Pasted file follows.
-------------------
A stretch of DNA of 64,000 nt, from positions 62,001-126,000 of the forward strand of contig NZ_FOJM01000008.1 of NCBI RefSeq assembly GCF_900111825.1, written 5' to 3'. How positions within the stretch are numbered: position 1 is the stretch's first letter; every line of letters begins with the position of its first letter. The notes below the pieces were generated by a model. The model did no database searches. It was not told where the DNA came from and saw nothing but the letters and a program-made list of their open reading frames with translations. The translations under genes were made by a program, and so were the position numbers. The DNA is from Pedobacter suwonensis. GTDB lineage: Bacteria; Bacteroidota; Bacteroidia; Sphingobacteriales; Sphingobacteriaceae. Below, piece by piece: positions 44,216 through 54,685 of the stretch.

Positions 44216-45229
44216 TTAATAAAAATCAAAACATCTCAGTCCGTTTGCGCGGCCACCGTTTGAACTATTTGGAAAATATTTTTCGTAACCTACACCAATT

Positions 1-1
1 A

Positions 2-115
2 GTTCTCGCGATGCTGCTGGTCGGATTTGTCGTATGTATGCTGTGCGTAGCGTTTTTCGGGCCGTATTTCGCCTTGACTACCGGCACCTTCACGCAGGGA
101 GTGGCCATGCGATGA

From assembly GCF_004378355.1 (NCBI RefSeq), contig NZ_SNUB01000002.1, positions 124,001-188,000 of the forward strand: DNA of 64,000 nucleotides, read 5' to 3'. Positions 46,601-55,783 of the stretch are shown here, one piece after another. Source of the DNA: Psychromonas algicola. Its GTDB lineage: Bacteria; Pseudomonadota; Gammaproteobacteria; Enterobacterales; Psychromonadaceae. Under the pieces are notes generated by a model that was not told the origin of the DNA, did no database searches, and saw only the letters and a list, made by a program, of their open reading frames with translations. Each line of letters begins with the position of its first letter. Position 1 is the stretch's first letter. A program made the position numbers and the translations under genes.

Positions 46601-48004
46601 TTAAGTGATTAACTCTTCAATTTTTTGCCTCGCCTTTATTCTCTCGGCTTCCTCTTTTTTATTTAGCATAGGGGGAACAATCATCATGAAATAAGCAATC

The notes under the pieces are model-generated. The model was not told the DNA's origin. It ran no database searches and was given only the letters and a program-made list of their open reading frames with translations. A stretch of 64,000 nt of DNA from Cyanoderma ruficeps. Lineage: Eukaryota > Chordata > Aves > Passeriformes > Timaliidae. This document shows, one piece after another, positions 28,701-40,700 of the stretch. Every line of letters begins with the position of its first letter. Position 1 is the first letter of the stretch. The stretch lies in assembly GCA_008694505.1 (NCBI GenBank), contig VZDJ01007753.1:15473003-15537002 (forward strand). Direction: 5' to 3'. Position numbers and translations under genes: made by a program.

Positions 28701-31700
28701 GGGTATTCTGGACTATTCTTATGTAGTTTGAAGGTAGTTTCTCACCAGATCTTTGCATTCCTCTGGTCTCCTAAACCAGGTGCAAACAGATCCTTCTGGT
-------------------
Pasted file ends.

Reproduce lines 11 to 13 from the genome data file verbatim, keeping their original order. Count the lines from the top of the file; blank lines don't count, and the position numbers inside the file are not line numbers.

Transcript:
46601 TTAAGTGATTAACTCTTCAATTTTTTGCCTCGCCTTTATTCTCTCGGCTTCCTCTTTTTTATTTAGCATAGGGGGAACAATCATCATGAAATAAGCAATC

The notes under the pieces are model-generated. The model was not told the DNA's origin. It ran no database searches and was given only the letters and a program-made list of their open reading frames with translations. A stretch of 64,000 nt of DNA from Cyanoderma ruficeps. Lineage: Eukaryota > Chordata > Aves > Passeriformes > Timaliidae. This document shows, one piece after another, positions 28,701-40,700 of the stretch. Every line of letters begins with the position of its first letter. Position 1 is the first letter of the stretch. The stretch lies in assembly GCA_008694505.1 (NCBI GenBank), contig VZDJ01007753.1:15473003-15537002 (forward strand). Direction: 5' to 3'. Position numbers and translations under genes: made by a program.

Positions 28701-31700